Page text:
Published: Wed, September 11, 2019

House Dems, Back from Recess, Are Expanding Their Trump-Based Investigations

House Dems, Back from Recess, Are Expanding Their Trump-Based Investigations

House Democrats - just back from their long summer recess - are accelerating and even expanding their investigations focused on President Donald Trump and his actions.

A senior staffer with a House Judiciary committee member said Pelosi and Nadler had always been at odds over whether to move forward with the impeachment inquiry and that some within the caucus had grown frustrated with the speaker for not moving more swiftly. It would also allow hearing witnesses to be questioned by committee attorneys, set procedures for reviewing grand jury material and allow the White House to respond in writing to evidence and testimony.

Nadler said in a statement the procedures would "help ensure our impeachment hearings are informative to Congress and the public, while providing the president with the ability to respond to evidence presented against him".

Only two American presidents have been impeached by the House: Andrew Johnson in 1868 and Clinton in 1999.

Despite the growing support, Mrs. Pelosi has not publicly shifted her stance on moving forward on impeachment.

Following reports over the weekend that the Democrat-controlled House Judiciary Committee would start laying the foundation for formal impeachment proceedings against President Donald Trump in the coming days, the committee released the specifics of its next move.

The Judiciary panel has already rebranded what was originally an oversight probe of Trump's presidency as an impeachment investigation.

There haven't been any formal votes on launching an inquiry or hearings on articles of impeachment, but many Democrats on the panel insist that the committee's investigations amounted to forward movement on the issue - something many are frustrated hasn't happened sooner.


"A D.C. federal judge on Wednesday shot down an attempt by House Judiciary Committee Democrats to link their subpoena for former White House counsel Don McGahn to a separate request for secret grand jury information from the Russian Federation investigation after the Justice Department accused them of trying to 'game the system, '" reports Fox News. While that is a majority of the party caucus, the number is well below the 218 votes needed for the House to approve a resolution.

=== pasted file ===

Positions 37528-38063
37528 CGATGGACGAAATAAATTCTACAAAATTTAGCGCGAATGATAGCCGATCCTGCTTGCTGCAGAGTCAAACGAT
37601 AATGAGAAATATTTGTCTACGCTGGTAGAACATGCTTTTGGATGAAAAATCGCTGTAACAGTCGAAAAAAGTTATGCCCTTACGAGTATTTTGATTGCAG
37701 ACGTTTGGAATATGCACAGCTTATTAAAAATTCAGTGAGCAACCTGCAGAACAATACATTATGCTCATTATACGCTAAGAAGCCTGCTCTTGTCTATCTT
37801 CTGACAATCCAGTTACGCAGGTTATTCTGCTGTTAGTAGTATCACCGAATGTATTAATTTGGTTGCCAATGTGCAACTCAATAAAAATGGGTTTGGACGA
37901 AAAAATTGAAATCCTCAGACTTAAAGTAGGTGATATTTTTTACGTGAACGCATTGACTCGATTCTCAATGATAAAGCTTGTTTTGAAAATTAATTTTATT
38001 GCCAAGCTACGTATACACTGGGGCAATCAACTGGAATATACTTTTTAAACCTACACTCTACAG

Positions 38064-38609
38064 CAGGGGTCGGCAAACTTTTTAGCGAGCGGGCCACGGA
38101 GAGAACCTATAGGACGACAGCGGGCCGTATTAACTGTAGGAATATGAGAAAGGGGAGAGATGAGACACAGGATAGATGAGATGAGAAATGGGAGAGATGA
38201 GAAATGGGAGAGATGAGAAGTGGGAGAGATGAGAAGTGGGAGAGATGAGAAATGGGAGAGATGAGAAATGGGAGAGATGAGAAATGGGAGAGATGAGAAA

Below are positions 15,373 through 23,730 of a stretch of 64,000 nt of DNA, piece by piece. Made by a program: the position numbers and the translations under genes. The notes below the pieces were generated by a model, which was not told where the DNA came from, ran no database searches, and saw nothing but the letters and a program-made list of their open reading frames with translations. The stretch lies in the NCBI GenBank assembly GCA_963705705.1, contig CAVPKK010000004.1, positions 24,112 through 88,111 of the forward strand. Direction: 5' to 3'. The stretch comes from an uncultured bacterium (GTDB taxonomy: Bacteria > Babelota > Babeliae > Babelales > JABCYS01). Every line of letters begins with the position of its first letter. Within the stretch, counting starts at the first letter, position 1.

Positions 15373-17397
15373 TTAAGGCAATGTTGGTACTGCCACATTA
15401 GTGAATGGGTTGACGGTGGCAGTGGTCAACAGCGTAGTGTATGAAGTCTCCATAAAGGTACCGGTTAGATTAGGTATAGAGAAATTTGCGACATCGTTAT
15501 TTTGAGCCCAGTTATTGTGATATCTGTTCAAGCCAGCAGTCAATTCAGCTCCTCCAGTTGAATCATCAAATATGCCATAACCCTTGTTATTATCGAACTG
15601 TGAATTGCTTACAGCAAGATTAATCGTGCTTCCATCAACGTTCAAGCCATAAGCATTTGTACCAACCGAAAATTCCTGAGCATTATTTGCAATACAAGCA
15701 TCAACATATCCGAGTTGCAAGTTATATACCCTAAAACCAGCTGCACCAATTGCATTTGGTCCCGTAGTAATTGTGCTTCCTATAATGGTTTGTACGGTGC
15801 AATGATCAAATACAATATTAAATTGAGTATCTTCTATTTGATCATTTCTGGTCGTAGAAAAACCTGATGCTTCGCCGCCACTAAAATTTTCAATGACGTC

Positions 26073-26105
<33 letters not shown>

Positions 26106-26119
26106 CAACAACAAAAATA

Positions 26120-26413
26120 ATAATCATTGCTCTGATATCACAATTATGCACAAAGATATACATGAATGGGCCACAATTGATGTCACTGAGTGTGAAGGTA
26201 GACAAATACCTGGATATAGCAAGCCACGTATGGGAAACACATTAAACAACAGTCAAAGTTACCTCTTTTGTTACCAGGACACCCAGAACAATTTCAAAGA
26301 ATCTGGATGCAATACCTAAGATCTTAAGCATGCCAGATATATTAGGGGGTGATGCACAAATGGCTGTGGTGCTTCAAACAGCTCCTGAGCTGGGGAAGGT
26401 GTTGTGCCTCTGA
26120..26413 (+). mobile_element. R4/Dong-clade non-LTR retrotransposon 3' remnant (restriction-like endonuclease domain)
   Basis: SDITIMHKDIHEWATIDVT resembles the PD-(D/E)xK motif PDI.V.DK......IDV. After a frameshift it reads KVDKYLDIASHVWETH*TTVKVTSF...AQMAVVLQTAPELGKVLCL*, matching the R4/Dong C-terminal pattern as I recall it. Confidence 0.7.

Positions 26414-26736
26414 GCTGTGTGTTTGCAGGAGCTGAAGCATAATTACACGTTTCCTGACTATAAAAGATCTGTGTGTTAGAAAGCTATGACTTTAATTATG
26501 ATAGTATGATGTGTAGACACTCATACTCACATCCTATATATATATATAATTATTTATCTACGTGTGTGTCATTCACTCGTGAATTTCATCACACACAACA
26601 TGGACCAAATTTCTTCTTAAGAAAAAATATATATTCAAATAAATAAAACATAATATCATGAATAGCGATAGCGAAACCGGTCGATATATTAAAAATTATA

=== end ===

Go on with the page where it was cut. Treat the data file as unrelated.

Pelosi's dismissive remarks follow Chairman Jerry Nadler's (D-NY) efforts to give impeachment new life. "But I think it's important for our country's sake and our future that the voters in this country are the ones who do that, and I believe that we will".

The panel has also sued in federal court to gain access to Mueller's grand jury evidence and to compel former White House Counsel Don McGahn to testify.

If the committee approves the new resolution on Thursday, the more aggressive questioning format would be in place for a September 17 hearing at which Trump's former campaign manager, Corey Lewandowski, is scheduled to testify, along with former Trump White House aides Rob Porter and Rick Dearborn.

The committee chairmen contend that the administration is using security assistance aid as leverage to tip the scales in a case against the son of former Vice President Joseph R. Biden, a Democratic front-runner in the 2020 presidential election, and prosecute Ukrainians that worked against former Trump campaign chairman Paul Manafort.

Mueller, who had made it clear that he was reluctant to testify before Congress, was unprepared and largely unfamiliar with the content of the 448-page report that bears his name, calling into question how and why the report had been assembled.

Among the plans, former Trump campaign manager Corey Lewandowski is slated to appear before the committee on Tuesday, Sept. 17.

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